Sometimes it takes only a split second to change a life forever. Whether it’s because you faltered in a crucial moment, or a situation was thrust upon you that you couldn’t control, accidents can deeply affect each person involved. Mary talks about coping with the aftermath from such an experience, and the questions it raises regarding blame.
It was a Thursday afternoon in February of 2013 at 2.53pm. I had just started college a month before in a city in Texas one hour from my hometown. I was just beginning to get to know people and that day was the first one that I started casually talking to other students as I walked. It was a really good week.
My mom asked me to pick something up for her. As I was leaving the store, I wanted to go left but it was hard to see so I was very cautious. I looked left—it was clear. I looked right—it was clear. Left again, right again—waiting. As I went to turn out, looking left the whole time, I glanced right and when I looked back to the left again, he was there. Out of nowhere there was a speed bike. I froze.
I didn’t realize how fast he was going until I saw his tires start wiggling and I thought, “Oh shit, he’s having to break and is losing control”. He was facing me when his body separated from the bike and I realized he wasn’t touching the ground. I remember thinking, “Hit the gas”. I don’t think I got to hit gas. I just let off the break and rolled forward. Then he hit. His head first, then his body slammed into the bed of my truck. If I hadn’t let off the break, he would have hit my door.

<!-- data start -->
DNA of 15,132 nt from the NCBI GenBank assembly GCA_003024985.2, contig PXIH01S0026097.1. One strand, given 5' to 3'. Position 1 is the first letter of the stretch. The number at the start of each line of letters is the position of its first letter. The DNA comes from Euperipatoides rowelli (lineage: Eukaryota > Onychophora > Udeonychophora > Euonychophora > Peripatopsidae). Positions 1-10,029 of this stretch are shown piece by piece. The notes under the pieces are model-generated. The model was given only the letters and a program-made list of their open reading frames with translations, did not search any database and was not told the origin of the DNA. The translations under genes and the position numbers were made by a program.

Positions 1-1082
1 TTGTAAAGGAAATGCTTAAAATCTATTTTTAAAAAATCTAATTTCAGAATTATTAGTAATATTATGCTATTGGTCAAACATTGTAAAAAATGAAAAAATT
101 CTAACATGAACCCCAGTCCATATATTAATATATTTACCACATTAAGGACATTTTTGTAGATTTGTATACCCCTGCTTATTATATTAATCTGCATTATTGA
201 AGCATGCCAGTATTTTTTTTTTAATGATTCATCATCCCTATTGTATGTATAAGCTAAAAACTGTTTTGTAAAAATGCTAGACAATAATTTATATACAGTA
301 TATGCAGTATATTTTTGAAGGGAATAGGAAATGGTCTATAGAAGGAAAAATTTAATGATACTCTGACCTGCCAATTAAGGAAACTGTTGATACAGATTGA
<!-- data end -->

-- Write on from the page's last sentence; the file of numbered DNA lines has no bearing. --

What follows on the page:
He didn’t have a helmet or any motorcycle gear on. The investigator later estimated that he was going between 70 and 80 miles per hour in a 35-mile-per-hour zone. It was in rush-hour traffic, in the busiest part of town, at one of the biggest intersections in the city.
I was in a shock state after it happened that allowed me to be calm initially. Then it hit me. I remember just screaming and then kind of calming down and pulling off the road and screaming again. By the time I’d gotten across the road and out of the truck, there were already four or five people standing around him. He was faced away from me. I never saw his face but he had a blood trail coming out of the front of his head. I knew there was nothing I could do. I don’t even know CPR, and I really didn’t want to know what was on the other side. I remember saying, “God, just let him live. Please let him live”. I didn’t really know what I expected out of that. I knew that even if he did make it, he wouldn’t be alright.